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STORING WEALTH. Almost every society now has a money economy based on

coins and paper notes of one kind or another. However, this has not

always been true. In primitive societies a system of barter was used.

Barter was a system of direct exchange of goods. Somebody could exchange

a sheep, for example, for anything in the market place that they

considered to be equal value. Barter however was a very unsatisfactory

system because people’s precise needs seldom coincided. People needed a

more practical system of exchange, and various money systems developed

based on goods, which the members of a society recognized as having a

value. Cattle, grain, teeth, shells, features, skulls, salt, elephant

tusks and tobacco have all been used. Precious metals gradually took

over because, when made into coins, they were portable, durable,

recognizable, and divisible into larger and smaller units of value.


A coin is a piece of metal, usually disc-shaped, which bears

lettering, designs or numbers showing its value. Until the 18th and 19th

centuries coins were given monetary worth based on the exact amount of

metal contained in them, but most modern coins are based on face value,

the value the governments choose to give them, irrespective of the

actual metal content. Coins have been made of gold (Au), silver (Ag),

copper (Cu), aluminum (Al), nickel (Ni), lead (Pb), zinc (Zn), plastic

and in China even from pressed tealeaves. Most governments now issue

paper money in the form of notes, which are “promises to pay". Paper

money is obviously easier to handle and much more convenient in the

modern world. Checks, bankers, cards and credit cards are being used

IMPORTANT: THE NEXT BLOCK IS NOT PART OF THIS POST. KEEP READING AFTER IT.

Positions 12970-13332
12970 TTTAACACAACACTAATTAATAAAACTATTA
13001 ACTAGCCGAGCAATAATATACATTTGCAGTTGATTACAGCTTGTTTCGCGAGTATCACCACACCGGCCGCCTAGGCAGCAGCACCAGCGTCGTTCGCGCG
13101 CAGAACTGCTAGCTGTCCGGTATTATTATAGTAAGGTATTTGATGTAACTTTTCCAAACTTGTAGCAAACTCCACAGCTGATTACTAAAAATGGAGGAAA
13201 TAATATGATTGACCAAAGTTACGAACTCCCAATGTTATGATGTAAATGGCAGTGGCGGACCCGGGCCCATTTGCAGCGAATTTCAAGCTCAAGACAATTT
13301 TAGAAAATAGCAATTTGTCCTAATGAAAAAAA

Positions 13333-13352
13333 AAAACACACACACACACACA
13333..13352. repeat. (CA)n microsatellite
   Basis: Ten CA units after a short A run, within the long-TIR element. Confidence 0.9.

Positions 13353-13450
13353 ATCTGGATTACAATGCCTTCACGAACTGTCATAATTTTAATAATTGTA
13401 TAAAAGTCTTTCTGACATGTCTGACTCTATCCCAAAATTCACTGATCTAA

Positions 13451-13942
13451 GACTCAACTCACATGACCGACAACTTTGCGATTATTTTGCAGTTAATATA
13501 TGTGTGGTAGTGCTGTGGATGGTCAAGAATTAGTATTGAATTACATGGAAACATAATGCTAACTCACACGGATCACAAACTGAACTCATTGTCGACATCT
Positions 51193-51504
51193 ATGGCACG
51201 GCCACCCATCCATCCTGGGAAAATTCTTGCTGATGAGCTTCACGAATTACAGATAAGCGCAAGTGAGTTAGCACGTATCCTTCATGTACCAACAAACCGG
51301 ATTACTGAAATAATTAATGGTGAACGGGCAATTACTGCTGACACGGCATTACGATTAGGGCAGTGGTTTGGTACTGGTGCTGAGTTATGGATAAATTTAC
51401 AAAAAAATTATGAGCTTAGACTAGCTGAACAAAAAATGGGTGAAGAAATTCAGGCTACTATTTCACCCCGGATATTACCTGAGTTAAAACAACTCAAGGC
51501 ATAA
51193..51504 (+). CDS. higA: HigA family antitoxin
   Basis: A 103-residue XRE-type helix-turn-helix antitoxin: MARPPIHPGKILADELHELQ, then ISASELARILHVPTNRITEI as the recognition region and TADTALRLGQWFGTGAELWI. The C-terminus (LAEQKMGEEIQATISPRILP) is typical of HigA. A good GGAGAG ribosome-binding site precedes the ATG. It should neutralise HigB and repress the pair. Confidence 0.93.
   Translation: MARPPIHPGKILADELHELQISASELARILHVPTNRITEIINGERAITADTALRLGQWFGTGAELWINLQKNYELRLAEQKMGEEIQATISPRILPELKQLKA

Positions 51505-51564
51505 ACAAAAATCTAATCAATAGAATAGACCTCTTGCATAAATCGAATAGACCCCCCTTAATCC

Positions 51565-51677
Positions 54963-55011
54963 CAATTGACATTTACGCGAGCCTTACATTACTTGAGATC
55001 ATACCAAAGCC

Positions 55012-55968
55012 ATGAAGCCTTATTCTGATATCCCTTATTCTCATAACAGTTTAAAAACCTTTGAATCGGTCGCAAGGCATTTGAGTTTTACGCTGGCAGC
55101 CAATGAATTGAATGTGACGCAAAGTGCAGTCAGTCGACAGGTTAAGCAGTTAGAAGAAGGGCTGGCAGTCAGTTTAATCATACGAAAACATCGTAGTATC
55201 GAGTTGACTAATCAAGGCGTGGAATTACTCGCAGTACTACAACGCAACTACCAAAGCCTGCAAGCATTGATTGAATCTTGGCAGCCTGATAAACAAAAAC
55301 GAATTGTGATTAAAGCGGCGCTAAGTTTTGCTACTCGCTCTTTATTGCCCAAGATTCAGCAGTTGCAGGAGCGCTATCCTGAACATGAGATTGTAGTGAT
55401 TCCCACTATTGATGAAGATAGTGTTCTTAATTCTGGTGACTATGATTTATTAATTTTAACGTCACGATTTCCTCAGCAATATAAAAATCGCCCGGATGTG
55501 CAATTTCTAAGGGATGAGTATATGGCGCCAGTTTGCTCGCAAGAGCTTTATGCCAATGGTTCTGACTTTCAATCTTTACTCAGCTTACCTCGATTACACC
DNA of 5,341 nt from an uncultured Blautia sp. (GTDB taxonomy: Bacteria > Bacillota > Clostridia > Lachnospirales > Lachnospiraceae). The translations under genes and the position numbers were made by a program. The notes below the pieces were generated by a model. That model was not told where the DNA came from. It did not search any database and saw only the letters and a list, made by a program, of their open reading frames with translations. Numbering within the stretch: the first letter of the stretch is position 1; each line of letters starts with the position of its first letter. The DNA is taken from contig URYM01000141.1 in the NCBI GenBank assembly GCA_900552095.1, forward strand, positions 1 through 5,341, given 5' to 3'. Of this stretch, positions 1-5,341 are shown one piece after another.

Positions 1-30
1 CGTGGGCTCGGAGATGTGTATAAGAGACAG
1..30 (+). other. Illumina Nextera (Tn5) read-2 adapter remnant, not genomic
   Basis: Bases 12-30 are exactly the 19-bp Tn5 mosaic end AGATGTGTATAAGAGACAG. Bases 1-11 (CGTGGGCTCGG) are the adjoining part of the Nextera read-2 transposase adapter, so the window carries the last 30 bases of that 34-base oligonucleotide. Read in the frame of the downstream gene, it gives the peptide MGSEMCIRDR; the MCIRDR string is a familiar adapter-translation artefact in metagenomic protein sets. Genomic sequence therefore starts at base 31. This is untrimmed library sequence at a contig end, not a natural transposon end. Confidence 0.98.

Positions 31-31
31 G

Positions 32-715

increasingly and it is possibly to imagine a world where “money” in the

form of coins and paper currently will no longer be used. Even today, in

the U.S many places-especially filling stations-will not accept cash at

night for security reasons.




Barter and the Double Coincidence of Wants


As long as specialization was limited, desirable trades were relatively

easy to uncover. As the economy developed, however, greater

specialization in the division of labor increased the difficulty of

finding goods that each trader wanted to exchange. Rather than just two

possible types of producers, there were, say, a hundred types of

producers, ranging from potters to shoemakers. The potter in need of new

shoes might have trouble finding a shoemaker in need of pots. Barter

depends on a double coincidence of wants, which occurs only when traders

are willing to exchange their product for what the other is selling. The

cobbler must be willing to exchange shoes for the pots offered by the

potter, and the potter must be willing to exchange pots for the shoes

offered by the cobbler. Not only might this double coincidence of wants

be hard to find but after the two traders connect they would also need

to agree upon a rate of exchange—that is, how many pots should be

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